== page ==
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Removing homeowner benefits is counterproductive

Removing homeowner benefits is counterproductive

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When candidates for public office support the elimination of modification of certain homeownership benefits as a cost-cutting means, that action could cost them the election.

Several recent studies have shown that an overwhelming majority of consumers (voters) strongly value homeownership and would oppose efforts to weaken or eliminate the mortgage interest deduction or diminish a federal role to help qualified homebuyers obtain affordable 30-year mortgages.

One such study was a nationwide survey gauging likely voters' attitudes toward homeownership and housing policy issues. The National Association of Home Builders commissioned the survey.

"The American electorate is sending a clear message that owning a home remains a cornerstone of the American dream and preserving a federal commitment to homeownership is essential to maintain a thriving middle class and get housing and the economy back on track," said Neil Newhouse, co-founder of Public Opinion Strategies, the firm that conducted the study.

The poll shows that 3 out of 4 voters -- both owners and renters -- believe it is appropriate and reasonable for the federal government to provide tax incentives to promote homeownership. This sentiment cuts across regional and party lines, with 84 percent of Democrats, 71 percent of Republicans and 71 percent of Independents agreeing with this statement.

About 73 percent of voters oppose eliminating the mortgage interest deduction. These figures held firm across the political spectrum, with 77 percent of Republicans, 71 percent of Democrats and 71 percent of Independents against doing away with the mortgage interest deduction.

Meanwhile, 68 percent would be less likely to vote for a congressional candidate who proposed to abolish the deduction, a figure that was virtually identical across all party affiliations (69 percent of Independents and 68 percent of Democrats and Republicans).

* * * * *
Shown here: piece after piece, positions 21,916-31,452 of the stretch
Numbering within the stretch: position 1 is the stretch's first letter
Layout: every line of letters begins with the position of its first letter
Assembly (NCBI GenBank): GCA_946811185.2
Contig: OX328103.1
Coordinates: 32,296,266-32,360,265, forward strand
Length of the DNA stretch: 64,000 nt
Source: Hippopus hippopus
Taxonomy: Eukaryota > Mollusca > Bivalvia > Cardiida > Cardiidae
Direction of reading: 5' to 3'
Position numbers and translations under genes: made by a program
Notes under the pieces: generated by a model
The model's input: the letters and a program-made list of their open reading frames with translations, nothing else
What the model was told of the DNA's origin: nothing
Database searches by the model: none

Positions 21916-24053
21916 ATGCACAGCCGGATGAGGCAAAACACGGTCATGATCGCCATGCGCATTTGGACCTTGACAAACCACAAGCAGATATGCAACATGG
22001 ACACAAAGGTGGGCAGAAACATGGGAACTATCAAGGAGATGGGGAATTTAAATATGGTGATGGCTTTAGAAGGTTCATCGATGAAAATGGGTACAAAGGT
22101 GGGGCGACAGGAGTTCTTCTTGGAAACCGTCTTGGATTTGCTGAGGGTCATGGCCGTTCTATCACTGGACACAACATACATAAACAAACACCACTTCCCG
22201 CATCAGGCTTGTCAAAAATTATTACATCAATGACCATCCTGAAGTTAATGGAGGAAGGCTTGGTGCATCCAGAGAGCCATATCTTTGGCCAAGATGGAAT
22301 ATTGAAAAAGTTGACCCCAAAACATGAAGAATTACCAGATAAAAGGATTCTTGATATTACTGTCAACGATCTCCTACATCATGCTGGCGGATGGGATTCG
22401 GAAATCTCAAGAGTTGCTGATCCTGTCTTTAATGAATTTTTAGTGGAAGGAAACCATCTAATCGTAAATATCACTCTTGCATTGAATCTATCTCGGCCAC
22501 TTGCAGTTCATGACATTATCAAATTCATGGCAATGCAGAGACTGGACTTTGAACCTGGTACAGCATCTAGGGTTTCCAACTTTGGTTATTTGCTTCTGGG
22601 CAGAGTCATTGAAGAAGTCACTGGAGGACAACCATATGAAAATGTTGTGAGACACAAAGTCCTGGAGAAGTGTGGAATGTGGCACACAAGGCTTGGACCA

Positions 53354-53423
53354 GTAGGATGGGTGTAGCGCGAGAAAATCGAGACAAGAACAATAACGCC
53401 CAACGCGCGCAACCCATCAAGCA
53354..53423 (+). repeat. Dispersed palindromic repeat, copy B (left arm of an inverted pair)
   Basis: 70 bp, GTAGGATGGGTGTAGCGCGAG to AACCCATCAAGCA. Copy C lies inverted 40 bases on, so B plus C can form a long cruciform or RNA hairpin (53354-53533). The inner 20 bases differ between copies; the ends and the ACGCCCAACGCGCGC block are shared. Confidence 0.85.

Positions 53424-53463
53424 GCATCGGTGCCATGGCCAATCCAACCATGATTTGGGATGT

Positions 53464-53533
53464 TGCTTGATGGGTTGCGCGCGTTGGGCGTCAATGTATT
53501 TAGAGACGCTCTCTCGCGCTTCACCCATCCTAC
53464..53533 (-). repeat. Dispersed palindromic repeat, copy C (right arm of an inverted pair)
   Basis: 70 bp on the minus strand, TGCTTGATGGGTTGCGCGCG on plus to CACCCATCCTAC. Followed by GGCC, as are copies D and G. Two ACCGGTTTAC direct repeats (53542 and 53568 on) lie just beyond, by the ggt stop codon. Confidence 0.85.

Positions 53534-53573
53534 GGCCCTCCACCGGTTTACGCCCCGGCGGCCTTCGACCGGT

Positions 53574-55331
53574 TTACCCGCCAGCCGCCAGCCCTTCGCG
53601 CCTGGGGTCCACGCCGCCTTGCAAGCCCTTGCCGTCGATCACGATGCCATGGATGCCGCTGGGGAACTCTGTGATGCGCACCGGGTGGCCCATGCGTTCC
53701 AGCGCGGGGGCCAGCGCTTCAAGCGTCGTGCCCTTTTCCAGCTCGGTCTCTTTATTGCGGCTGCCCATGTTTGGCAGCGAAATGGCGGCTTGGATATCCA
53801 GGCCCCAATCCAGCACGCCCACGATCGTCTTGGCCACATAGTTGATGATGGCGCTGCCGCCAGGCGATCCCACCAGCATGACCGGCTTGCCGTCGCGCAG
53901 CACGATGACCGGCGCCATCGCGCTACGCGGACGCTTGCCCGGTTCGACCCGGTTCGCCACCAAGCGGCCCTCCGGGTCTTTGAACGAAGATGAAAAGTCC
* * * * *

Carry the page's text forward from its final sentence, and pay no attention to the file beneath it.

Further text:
Q: When will the housing recovery really take hold?

A: There are strong indicators in today's market that the housing recovery is beginning to blossom, according to industry experts. While admitting home sales are "still very low," the chief economist at Capital Economics says it is clear the housing recovery is now well under way.

The evidence: Home sales have been on the rise for the past three months, posting a 5 percent increase in December, according to the latest market study released by the National Association of Realtors.

Q: What impact do record-low mortgage rates have on our housing market?

A: Today's low and stable mortgage rates and a modestly improving economy are starting to produce positive effects on the nation's housing market, according to a report on

"While starting from extraordinarily low levels and though improvements are still tenuous, there have been accumulating signs of improvement for months. If the economy can continue to nudge forward for a while longer without some new catastrophe to derail it, we just might have ourselves a housing market worth talking about when spring rolls around," the report stated.

Q: What does the Homeownership Preservation Foundation do?

A: As described on its website, the Homeownership Preservation Foundation is a network of non-profits that helps distressed homeowners navigate their budget challenges by providing specific actions steps and whenever possible, helping them to avoid foreclosure. And best of all, they do it for free.

"Since 2007, HPF has served more than 5 million homeowners, an average of 5,500 people each day, who depend on us as a trusted, neutral source of information and assistance. Although we are an independent organization, we are partnered with, and endorsed by, numerous major government agencies," the HPF site noted.

Q: Are consumer attitudes improving?

A: Americans' attitudes on a variety of issues are marginally better than one month ago, according to results from Fannie Mae's National Housing Survey. Despite overall low levels of optimism among Americans, consumer sentiments are trending in a positive direction.

"December attitudes have rebounded from the lows seen during the debt-ceiling debate and economic deterioration of Europe this past summer," said Doug Duncan, vice president and chief economist of Fannie Mae.

According to Duncan, "There is marked improvement in consumer sentiment regarding the direction of the economy, personal finances and future home price expectations. This improvement is in line with the modest fourth-quarter pickup in the U.S. economy."

To find out more about Jim Woodard and read features by other Creators Syndicate writers and cartoonists, visit the Creators Syndicate website at




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